The green column is the net of the previous chart.

As you can see, bank reserves have surged to record levels, though they are off from their peak as QE slowed, but the Treasury kept grabbing with both hands. But the point here is that the blue bar, the change in reserves, remains more than what is being thrown at them by the Fed.

That is because via PPP and PUA, the Treasury is not only hoarding cash but throwing it around pretty generously. The banks have held on to every dime of the Fed’s money because household and corporate deposits have soared and there is a giant savings glut.

There are other private actors besides the banks, and they are much more consequential. This includes corporations, but most notably households. Household balance sheets are undergoing the most dramatic shift ever.

Versus in the coming TTM average in February, cumulatively through May, households:

  • Earned $206 billion less;
  • But received an additional $453 billion in benefits, for a net of $247 billion in additional income.
  • Moreover, households consumed $398 billion less;
  • And also paid $59 billion less in taxes.
  • Consequently, there is a savings bubble of $693 billion;
  • Of which consumers used $99 billion to pay down credit card balances.

So, when we’re frisking the banks’ quarters we are looking for:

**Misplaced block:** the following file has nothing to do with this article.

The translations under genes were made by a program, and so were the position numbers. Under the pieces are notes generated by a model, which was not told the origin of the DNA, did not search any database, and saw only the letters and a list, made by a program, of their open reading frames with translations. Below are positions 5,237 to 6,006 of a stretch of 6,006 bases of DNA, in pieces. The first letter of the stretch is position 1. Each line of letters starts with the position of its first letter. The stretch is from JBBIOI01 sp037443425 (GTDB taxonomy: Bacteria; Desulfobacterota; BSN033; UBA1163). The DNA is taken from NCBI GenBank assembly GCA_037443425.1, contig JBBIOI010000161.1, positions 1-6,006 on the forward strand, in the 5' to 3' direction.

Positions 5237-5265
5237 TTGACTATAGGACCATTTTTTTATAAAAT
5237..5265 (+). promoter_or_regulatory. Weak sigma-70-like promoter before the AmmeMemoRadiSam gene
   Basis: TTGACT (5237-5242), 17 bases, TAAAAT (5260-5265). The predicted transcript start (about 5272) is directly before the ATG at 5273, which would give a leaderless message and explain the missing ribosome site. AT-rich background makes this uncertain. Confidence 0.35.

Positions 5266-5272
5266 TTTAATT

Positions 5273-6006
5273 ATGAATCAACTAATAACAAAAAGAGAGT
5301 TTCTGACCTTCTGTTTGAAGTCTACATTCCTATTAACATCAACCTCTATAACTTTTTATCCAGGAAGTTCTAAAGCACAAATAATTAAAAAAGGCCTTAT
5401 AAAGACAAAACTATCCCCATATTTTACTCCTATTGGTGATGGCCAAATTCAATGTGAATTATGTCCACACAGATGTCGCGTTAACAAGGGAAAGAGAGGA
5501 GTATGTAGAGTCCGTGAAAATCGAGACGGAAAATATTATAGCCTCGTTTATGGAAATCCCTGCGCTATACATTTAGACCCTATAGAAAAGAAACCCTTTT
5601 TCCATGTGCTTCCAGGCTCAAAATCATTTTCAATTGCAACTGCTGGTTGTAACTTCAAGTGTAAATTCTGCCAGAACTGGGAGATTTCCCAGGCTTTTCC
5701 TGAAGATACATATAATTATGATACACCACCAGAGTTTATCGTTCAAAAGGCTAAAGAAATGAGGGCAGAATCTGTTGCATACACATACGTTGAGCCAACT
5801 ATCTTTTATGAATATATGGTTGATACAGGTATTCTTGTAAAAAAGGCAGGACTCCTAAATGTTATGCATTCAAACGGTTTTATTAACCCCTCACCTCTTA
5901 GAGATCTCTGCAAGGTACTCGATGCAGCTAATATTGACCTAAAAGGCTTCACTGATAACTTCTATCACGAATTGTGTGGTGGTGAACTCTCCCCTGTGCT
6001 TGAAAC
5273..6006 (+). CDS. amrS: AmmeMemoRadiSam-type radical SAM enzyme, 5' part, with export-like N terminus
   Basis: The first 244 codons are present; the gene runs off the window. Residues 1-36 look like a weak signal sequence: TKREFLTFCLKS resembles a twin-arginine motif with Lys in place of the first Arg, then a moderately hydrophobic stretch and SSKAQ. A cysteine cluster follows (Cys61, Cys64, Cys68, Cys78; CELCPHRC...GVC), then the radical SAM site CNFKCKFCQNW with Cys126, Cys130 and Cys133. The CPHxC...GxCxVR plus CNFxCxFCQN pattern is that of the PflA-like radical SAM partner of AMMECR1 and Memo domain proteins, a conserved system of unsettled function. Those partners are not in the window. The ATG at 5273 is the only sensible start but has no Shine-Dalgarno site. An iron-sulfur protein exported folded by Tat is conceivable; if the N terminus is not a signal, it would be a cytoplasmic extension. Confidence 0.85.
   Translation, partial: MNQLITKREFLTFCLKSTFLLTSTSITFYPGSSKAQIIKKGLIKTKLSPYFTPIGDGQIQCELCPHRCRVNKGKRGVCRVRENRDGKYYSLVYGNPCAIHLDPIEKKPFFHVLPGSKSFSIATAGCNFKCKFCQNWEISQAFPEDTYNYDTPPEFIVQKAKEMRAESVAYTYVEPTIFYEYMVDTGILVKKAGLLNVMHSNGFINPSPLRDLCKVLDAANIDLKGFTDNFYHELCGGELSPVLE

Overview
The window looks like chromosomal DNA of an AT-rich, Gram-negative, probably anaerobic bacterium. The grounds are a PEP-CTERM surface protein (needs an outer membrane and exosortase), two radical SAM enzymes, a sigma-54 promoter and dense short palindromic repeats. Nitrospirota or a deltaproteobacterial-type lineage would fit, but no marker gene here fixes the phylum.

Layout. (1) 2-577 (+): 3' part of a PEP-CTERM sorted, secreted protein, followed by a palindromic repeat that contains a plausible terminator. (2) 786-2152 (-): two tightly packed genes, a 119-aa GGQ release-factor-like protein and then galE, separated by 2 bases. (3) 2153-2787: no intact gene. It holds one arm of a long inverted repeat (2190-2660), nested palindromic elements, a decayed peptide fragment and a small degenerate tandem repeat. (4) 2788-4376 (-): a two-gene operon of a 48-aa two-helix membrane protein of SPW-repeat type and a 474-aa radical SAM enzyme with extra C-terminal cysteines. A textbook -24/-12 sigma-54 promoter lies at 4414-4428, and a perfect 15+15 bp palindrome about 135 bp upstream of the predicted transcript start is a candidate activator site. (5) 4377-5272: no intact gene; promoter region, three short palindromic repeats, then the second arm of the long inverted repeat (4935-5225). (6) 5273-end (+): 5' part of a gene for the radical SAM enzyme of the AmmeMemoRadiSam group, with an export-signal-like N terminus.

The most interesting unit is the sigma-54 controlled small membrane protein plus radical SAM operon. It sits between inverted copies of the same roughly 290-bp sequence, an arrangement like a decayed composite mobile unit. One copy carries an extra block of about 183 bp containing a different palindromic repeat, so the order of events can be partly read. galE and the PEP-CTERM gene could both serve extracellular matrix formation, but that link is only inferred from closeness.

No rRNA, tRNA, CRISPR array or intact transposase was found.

• Giant buildup of loss provisions – the reserves.
  • Very little lending outside of what has been guaranteed by the Fed through PPP. The banks are not that interested in risk.
  • Credit card balances and traffic declining.
  • Dramatic increases in non-performing loans.
  • An even more dramatic increase in savings and checking balances.

The Micro: Loan Losses and Provisions

A recurring theme in the earnings call was Bank of America’s “fortress balance sheet.” What they are referring to:

  • They have had the lowest loss margins of any of the big banks in 7 out of the last 8 stress tests.
  • They claim to have gone over every commercial loan in their book over the last two quarters to reassess the risk of each one.
  • They have not gotten out over their skis in any one area like they did the last go-around with commercial real estate construction loans.
  • They think their risk-management procedures are far and away better than they were in 2007. That is a low bar, but let’s hope it’s true.

The big headline for all the banks is that they have deferred payments amounting to many billions for consumers, so it’s very hard to tell what the true losses are going to look like once that savings bubble settles. For example, home loan non-performers rose 7% from December to June to $2.1 billion, but there are another $15.7 billion in deferrals there. Credit card balances past 90 days due were actually down 25% to $782 million, but there are $7.6 billion in deferrals here.